Before Reagan took office, the top rate on wealth since 1932 never dipped below 63%, and averaged much higher during the same span. When he left office, the top rate was 28%. Today it’s 37%. But that’s only half the story.
The rich found a way around the high rates by mysteriously claiming capital gains belong in a separate, - and you’ll be shocked to learn - much lower bracket (mostly in the 15 to 20% range).
This random loophole (why not tax money made on, say, Tuesdays at the lower rate?) has been the secret sauce for wealth. For example, check out Bill Gates’ annual salary when running Microsoft. How does a guy pulling in a couple hundred thousand a year accumulate tens of billions in net worth? Obviously, through stocks.
Same strategy applies to most CEO’s. By tying their salary to stock performance on those issued to them, these board members and other upper management members are not only beholden to themselves to up the stock price, but to the true bloodsuckers of our country - the mouse-clicking, mega rich ‘investor class’ collecting on bonds, dividends and stock sales. If anything, this unearned income should be taxed at a higher rate than someone who actually works for a living and contributes to productivity.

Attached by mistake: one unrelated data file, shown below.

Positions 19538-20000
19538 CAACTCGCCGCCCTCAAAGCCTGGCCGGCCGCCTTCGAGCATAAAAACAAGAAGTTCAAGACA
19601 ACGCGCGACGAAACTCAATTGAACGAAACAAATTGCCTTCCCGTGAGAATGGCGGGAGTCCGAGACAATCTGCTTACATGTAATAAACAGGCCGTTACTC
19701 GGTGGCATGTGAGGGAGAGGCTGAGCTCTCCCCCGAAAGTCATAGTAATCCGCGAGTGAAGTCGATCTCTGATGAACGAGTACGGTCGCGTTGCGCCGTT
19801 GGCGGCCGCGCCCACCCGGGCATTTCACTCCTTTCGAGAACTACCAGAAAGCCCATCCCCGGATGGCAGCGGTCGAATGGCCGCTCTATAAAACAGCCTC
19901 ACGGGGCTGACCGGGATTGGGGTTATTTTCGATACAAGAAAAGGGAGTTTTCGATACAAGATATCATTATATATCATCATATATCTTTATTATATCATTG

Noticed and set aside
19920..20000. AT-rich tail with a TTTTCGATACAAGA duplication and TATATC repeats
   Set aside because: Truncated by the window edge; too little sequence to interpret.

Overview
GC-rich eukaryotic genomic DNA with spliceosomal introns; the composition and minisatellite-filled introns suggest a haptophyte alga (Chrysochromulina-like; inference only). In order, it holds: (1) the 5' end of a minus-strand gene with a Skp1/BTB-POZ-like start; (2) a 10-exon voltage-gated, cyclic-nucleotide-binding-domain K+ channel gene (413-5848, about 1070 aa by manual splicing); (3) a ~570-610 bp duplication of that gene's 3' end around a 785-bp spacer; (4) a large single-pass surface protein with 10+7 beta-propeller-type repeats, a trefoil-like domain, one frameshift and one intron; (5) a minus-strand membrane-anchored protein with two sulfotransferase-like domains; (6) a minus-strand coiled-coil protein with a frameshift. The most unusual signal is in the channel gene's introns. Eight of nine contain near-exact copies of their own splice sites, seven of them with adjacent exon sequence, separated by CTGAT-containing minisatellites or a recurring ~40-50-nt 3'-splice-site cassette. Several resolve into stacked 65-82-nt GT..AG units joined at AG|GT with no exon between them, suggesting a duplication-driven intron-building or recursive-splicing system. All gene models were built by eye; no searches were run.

This type of article usually triggers paid actors at various libertarian and conservative organizations to respond. They’re easy to spot and easier to refute. Watch for arcane arguments on effective rates, tax shelters, percentages of GDP and other nuance to confuse you. Climate change deniers use the same tactic. If you don’t understand what they’re contending, it’s difficult to engage with them. But all you need is common sense, such as, if it didn’t matter what the rates were, why do they fight so hard against them?